“Modern-day heroism is having no fear of eating reheated food”
The world, it seems, is always looking for an unlikely hero. There appears to be a deep-seated needd to witness someone whose actions elevate ate us. After all, to see someone overcomecome fear is remarkable. And it can occurr in unexpected ways. It may be a passerby erby who snatches a wandering toddlerler from the path of an oncoming oming car. It may be a pudgy schoolboy olboy who takes on his bully y and wins. Or it may be me, who goes quietly aboutut her business, eating food that others are too scared ed to touch.
(I’m ’m leaving a pause here for the pernickety amongng you to point out that writing this in a majorajor magazine doesn’tn’t constitute being g “quiet” about my heroism. ism. And then, anotherher pause, to let you jab at this page and proclaim: laim: “Food others are toooo scared to touch? Codswallop!” swallop!” Because, in this his scenario, you are a curmudgeonly barrister ister from an Agatha ha Christie novel with h a demeanour that doesn’t “suffer fools” ” and a bristling moustache,stache, slightly nicotine-stained at its tips from regular immersion in cups of Earl Grey tea, bowls of mulligatawny soup and actual nicotine, all of which remind you of your time under the Raj in India.India Anyway, I digress. And – heads up,u Rumpole – we’re all a little over y your constant need to butt in. So please let me get on with it. Tha Thanks.) You see, the modern w world is scared of food. And I don’td just mean the demonisingdemonisi of certain foods (Fat! Eggs!Eggs Salt! Dairy! Sugar!). We alsoals seem terrified of preparin preparing and cooking our food, as if it’s waiting, like a ta tasty assassin, to kil kill us. There are coun countless ads on TV for h hand sanitiser and k kitchen disinfectants, en endless health departme department ads about the importa importance of using separate choppingcho boards for vegies and meat, and a slavish adherenceadhere to “use-by” dates. These days, you can’tca go to a sausage sizzle w without seeing volunteer helpershe wearing plastic glo gloves and brandishing fo foodhandling certificates. All this to cook sausages, wh which are made from the conte contents of Satan’s outhouse. It’s n nuts.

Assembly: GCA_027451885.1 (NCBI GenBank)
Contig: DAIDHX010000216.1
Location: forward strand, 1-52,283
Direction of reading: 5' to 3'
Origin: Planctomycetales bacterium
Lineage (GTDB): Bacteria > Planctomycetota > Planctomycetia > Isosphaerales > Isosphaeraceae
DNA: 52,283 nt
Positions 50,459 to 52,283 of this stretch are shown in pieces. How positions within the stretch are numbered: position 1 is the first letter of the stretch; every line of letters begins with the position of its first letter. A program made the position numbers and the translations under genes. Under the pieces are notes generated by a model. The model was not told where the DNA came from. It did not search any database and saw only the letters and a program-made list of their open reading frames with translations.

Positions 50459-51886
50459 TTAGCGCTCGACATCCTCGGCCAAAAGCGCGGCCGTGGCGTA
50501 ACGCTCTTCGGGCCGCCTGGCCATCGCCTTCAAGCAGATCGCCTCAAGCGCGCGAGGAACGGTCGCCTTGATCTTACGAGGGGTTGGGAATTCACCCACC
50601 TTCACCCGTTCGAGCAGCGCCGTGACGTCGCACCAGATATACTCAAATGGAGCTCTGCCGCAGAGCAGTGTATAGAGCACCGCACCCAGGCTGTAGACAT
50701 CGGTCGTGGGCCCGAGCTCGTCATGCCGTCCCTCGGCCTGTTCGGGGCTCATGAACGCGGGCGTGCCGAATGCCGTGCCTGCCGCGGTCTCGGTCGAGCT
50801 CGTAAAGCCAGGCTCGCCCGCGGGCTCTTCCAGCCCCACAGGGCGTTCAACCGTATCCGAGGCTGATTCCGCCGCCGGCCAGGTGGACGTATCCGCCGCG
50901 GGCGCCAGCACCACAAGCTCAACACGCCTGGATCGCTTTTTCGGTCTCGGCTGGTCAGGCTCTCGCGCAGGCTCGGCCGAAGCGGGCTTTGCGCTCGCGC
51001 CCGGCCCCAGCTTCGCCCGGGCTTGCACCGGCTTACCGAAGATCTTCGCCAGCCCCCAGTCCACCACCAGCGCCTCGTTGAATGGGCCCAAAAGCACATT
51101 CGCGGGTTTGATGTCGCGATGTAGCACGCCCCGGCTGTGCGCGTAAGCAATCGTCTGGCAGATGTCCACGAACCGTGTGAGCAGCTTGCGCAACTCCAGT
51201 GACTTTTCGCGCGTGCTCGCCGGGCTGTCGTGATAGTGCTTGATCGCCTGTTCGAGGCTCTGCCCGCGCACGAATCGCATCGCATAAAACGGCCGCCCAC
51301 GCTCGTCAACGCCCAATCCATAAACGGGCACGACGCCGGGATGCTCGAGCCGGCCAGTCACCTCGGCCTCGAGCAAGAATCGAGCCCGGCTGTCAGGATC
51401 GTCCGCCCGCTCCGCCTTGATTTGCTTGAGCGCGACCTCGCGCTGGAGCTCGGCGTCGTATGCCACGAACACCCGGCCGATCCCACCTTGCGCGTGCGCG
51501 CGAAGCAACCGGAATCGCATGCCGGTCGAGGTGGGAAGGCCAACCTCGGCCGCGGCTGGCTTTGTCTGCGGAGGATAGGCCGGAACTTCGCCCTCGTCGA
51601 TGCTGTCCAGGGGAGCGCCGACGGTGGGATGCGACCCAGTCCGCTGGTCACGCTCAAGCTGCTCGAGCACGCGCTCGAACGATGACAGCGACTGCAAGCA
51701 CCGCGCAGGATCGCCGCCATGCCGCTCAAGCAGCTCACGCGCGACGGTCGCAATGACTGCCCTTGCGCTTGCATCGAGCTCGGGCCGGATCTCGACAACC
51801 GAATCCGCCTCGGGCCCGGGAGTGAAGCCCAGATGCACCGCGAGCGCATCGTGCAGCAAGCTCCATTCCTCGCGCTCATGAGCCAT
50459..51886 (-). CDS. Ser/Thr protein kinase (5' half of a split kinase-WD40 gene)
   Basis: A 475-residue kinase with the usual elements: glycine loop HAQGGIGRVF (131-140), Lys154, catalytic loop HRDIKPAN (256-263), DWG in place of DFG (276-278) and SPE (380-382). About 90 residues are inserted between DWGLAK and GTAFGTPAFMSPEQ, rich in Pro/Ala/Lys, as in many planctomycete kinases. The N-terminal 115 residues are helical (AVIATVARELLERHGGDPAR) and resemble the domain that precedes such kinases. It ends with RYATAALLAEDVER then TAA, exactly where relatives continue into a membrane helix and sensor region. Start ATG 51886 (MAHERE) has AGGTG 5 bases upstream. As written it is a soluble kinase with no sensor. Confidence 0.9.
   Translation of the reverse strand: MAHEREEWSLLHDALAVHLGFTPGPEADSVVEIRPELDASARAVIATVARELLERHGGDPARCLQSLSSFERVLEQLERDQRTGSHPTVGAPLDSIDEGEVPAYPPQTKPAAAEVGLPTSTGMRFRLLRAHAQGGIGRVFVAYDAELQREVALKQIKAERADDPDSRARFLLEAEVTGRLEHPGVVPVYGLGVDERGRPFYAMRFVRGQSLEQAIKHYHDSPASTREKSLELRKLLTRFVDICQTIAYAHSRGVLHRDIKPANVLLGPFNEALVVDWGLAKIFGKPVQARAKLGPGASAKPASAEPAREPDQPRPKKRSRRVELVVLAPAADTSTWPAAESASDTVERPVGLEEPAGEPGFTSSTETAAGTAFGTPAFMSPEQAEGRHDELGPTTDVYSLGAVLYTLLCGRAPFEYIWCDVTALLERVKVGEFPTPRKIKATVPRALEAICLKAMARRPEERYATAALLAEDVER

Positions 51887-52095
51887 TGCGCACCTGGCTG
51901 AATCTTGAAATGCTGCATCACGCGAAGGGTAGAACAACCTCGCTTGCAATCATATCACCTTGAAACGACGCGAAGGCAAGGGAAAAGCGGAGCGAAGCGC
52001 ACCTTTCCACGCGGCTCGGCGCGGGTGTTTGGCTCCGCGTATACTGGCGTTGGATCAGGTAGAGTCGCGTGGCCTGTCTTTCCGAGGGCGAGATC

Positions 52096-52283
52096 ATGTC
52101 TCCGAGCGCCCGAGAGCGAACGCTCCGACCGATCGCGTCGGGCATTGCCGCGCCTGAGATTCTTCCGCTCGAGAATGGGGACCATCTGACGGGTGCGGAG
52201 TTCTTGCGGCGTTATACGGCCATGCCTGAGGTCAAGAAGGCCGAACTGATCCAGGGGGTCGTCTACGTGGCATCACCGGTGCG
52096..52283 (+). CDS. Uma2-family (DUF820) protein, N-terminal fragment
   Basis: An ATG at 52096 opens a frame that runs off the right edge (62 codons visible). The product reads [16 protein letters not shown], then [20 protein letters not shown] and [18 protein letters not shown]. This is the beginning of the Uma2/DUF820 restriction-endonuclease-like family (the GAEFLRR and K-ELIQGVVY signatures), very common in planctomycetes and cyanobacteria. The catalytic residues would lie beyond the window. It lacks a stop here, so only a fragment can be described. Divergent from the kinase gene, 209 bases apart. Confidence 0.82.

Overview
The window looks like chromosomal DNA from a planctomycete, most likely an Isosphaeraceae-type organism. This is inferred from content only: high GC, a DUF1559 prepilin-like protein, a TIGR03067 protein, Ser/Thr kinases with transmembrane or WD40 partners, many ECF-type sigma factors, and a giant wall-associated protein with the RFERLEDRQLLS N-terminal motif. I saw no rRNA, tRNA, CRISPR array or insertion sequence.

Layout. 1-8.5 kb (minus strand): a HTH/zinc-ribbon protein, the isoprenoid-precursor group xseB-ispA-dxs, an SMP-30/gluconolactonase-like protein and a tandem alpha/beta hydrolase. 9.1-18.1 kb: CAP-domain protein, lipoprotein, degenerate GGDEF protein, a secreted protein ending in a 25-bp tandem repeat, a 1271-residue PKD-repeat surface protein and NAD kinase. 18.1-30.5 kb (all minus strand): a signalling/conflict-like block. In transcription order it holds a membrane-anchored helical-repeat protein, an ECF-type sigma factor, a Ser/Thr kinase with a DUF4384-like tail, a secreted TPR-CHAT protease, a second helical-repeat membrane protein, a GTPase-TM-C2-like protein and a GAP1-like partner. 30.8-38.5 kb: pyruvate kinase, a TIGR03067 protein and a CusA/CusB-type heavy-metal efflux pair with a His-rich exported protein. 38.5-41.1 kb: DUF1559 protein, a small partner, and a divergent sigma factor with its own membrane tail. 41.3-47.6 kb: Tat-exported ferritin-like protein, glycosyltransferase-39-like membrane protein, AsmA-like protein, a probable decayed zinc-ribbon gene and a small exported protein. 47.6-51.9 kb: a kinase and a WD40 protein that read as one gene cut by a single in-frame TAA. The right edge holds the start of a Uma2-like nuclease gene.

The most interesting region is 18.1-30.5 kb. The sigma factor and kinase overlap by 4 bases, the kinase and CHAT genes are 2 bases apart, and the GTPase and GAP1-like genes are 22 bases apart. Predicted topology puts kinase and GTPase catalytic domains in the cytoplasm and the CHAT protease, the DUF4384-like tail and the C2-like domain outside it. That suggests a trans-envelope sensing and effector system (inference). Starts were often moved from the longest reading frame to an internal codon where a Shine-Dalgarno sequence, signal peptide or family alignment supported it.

Once, I drove over to a friend’s house to pick up five containers of Chinese takeaway she WAS GOING TO THROW OUT – so terrified was she of reheating food that, she said, had already been reheated. And yet our household ate it two days later, and it was delicious.
I don’t doubt that you need to be sensible with food, but I think we’ve gotten a little carried away. Frozen Chinese blueberries aside, I don’t think it’s that easy to get food poisoning. And here is the inarguable proof: school lunches. Millions of lunch boxes sit in the sun all day, often next to the corpse of yesterday’s uneaten sanger. Their contents are then consumed at room temperature hours later; cheese and ham and butter and mayonnaise and chicken and leftover roast and yoghurt.
And yet, who has ever heard of a child getting food poisoning from a school lunch? I rest my case. Not on the kitchen bench, of course. That would be unsanitary. I’m brave, not foolish.
Hughesy & Kate,
“Millions of school lunch boxes sit in the sun all day, next to the corpse of yesterday’s uneaten sanger”